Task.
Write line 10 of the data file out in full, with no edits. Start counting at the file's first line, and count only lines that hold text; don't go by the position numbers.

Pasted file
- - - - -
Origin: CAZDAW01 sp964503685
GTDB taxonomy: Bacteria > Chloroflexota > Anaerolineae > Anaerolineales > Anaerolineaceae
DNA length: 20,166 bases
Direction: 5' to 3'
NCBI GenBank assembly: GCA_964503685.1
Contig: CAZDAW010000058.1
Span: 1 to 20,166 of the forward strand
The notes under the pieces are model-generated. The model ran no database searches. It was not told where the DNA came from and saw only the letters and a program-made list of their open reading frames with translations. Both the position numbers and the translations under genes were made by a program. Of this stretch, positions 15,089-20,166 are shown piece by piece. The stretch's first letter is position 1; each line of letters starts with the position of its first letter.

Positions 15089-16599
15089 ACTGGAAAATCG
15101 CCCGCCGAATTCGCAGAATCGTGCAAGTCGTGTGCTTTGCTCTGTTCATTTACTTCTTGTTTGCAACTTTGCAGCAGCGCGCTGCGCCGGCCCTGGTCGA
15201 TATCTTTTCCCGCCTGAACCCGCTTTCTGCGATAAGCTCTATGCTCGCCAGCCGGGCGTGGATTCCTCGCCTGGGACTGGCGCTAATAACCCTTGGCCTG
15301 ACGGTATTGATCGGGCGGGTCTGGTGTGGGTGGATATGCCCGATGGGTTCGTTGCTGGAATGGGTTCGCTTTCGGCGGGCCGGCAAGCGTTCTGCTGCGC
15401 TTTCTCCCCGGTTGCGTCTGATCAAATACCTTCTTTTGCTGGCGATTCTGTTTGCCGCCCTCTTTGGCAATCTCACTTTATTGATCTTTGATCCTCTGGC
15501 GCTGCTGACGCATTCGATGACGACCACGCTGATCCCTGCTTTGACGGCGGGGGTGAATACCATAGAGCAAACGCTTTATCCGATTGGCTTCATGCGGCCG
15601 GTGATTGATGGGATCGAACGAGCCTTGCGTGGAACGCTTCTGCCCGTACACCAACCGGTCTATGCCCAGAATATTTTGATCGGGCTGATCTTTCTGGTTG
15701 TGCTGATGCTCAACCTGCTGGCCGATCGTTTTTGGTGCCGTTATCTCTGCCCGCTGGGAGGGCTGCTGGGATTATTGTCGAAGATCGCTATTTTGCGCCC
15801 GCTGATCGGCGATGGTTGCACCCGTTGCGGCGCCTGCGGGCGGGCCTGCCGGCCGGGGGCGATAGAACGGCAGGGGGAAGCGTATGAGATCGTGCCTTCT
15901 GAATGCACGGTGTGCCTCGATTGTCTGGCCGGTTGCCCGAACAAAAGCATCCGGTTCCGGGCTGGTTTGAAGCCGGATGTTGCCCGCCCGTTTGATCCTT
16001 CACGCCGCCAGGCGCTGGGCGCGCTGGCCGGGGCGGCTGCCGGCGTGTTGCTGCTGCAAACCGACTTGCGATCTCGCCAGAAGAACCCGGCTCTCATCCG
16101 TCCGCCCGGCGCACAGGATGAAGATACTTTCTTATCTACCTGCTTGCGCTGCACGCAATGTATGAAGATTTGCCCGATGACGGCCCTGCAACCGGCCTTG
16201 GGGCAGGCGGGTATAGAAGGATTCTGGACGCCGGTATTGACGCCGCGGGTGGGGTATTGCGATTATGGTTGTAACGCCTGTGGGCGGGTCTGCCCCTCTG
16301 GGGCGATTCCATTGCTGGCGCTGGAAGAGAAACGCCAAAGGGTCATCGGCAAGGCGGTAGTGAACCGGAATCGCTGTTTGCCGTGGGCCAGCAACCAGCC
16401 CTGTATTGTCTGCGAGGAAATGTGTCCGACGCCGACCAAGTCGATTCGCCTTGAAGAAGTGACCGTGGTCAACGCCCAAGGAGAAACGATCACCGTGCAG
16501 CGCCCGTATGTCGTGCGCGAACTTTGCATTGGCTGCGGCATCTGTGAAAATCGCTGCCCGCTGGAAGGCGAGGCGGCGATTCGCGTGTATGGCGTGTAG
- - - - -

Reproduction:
15089 ACTGGAAAATCG